Respectfully disagree (and you don't know how hard it was for me to suppress the snarky "Um, no" opening I wanted to use this morning).

    I know I'm being provincial, but the only truly cornerstone French intellectual heavyweight I can think of at the moment is Descartes. Sartre and Camus? Give me a break. Like Hemingway in the U.S., these two giants of 20th Century Western arts & letters never really made it out of the 1900's (just waiting, BTW, for some enterprising Millennial bright thing to make his reputation by tearing down Hemingway's for his white privilege and gender influidity).

    Let's put it this way- what language did Marx, Freud, and Einstein write in? And since, yeah, Einstein technically wrote in the universal language of numbers, let's take him away and substitute Hitler. Isn't Hitler (in all seriousness) a more influential thinker than any that's come out of France over the last 100 years just for the mere fact that in every single Western country the left secretly and not so secretly thinks the right is going to be running whole chapters out of his playbook the moment it lets its guard down?

    And less controversially there is also Kant, Heidegger (without which French postmodernism would literally be inconceivable), Wittgenstein, Popper, Hayek. Who's the #1 most intellectually influential country again?

    I agree with you that Germany intellectually dominated the 18th and 19th centuries (until they were physically wiped out by everyone else in a fit of mass jealousy in the 20th century), but if you stretch your gaze back to the 16th and 17th centuries, it evens things up quite a bit for France.

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  229. syonredux says:
    @Dieter Kief
    Swiss would not be that happy to hear what you say about Geneva born Jean Jacques Rousseau. Especially Swiss billionaire and right-winger (t h e tirelessly, ferociously even, anti-open-borders campaigner) Christoph Blocher, who just recently made a significant donation to secure the Swiss roots of Rousseau.

    Swiss would not be that happy to hear what you say about Geneva born Jean Jacques Rousseau. Especially Swiss billionaire and right-winger (t h e tirelessly, ferociously even, anti-open-borders campaigner) Christoph Blocher, who just recently made a significant donation to secure the Swiss roots of Rousseau.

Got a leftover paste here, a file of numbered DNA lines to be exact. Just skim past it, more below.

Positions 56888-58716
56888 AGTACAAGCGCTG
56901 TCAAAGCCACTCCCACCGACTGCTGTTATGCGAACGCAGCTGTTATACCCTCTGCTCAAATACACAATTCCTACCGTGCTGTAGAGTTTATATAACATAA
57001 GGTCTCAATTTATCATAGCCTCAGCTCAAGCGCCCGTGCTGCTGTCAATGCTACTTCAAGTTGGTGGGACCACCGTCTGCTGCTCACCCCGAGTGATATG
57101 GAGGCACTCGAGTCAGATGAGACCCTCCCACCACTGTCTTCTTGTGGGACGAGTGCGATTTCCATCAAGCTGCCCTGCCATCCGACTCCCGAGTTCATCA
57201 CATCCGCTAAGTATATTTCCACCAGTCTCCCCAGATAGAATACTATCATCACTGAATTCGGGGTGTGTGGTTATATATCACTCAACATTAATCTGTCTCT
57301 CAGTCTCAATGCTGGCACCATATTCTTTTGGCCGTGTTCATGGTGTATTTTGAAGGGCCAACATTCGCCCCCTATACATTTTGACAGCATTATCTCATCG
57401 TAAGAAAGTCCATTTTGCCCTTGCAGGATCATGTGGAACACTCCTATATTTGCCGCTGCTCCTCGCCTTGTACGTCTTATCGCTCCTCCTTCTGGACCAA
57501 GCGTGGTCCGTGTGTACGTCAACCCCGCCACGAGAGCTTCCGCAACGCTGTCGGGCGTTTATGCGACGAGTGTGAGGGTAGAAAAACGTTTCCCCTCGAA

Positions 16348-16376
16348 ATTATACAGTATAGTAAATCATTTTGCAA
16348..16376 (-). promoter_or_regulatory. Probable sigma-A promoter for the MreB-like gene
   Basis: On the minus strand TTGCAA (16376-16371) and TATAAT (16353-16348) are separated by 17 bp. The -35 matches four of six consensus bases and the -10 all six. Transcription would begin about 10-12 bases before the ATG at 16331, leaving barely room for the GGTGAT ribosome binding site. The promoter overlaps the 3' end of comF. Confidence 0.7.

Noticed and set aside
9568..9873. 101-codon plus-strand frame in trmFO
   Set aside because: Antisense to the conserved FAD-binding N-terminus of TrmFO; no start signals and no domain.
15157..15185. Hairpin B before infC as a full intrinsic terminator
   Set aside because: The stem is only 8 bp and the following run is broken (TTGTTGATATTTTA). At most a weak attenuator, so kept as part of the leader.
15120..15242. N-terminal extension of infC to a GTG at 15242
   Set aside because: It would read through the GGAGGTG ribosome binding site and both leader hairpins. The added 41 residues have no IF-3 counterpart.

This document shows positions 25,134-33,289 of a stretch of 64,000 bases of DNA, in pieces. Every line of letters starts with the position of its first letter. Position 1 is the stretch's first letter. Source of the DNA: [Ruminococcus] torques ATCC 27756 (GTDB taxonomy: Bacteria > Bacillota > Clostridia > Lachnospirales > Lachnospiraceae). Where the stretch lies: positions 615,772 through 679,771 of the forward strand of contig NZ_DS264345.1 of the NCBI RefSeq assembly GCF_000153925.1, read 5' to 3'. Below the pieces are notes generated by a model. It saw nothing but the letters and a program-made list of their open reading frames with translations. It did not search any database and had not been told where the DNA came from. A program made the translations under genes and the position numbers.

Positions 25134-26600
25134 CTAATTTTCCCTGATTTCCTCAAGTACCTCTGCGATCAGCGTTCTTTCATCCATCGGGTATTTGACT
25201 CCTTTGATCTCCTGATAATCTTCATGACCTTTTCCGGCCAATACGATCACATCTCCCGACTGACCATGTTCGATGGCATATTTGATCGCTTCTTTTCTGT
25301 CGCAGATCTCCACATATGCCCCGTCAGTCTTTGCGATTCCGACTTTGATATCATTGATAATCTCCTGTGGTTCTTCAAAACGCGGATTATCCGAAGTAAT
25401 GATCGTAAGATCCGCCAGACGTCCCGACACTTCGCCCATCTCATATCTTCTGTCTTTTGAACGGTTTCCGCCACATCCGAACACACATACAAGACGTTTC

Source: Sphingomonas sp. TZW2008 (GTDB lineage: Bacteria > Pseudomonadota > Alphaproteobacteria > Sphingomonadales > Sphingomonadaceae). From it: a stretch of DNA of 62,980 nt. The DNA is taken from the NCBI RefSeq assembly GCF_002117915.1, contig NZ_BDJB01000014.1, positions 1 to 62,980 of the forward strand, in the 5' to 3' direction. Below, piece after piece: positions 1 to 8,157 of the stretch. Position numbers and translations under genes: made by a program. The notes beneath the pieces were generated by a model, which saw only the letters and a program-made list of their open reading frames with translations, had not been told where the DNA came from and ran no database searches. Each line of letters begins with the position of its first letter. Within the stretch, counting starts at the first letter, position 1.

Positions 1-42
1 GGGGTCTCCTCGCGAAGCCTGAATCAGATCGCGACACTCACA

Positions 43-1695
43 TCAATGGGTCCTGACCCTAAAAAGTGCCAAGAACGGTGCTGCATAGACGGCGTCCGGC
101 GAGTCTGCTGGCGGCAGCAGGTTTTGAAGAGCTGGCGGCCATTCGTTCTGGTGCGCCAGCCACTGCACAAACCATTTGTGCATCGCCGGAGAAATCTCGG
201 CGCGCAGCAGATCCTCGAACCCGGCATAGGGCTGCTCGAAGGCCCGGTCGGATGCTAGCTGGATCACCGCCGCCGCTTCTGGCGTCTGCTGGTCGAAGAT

Culturally French. Part of la Francophonie .

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  230. @Claude
    "I don’t expect to gain any popularity here by suggesting it, but there is a legitimate question to be asked about the extent which the problems of multiculturalism and the pro-immigration society, as well as the obsessive antiracist ideology and the cult of white guilt, have been imported into Britain and Europe post-WW2 from US society, along with all the routine cultural pollution of US music, films and TV."

    Yes, PC is ultimately an American invention. And remember, it started out as a joke. Not many people laughing about it now though. Hopefully our future Edward Gibbon makes note of that.

    I don’t know if it was a joke exactly, but I first heard the term “politically correct” in the early-mid-1980′s at Stanford where the locals used it as a pejorative to refer to the faux-sensitive lefties. My impression was that it more described a social category with political pretensions rather than the other way around.

    I believe this must have been very near the ur-source of the term.

    I didn’t hang with the lefties there, so I can’t comment on how they used it.

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    • Replies: @PiltdownMan

    I don’t know if it was a joke exactly, but I first heard the term “politically correct” in the early-mid-1980′s at Stanford where the locals used it as a pejorative to refer to the faux-sensitive lefties. My impression was that it more described a social category with political pretensions rather than the other way around.
     
    Interesting. I first heard it in the summer of 1985, used in a group of Eng. Lit. post-doctoral students from an Ivy. Somebody said something, and someone else said "but it it politically correct to say so?"

    A detailed, technical discussion followed about the usefulness of what had been expressed in terms of political strategy, couched in post-modernist analysis of rhetoric and power.

    The term seemed to have none of the emotive overtones it does now and was rather dry and literal.
    , @Anon
    Apparently the term is much older, though it was probably not commonly used here until about the time you mention.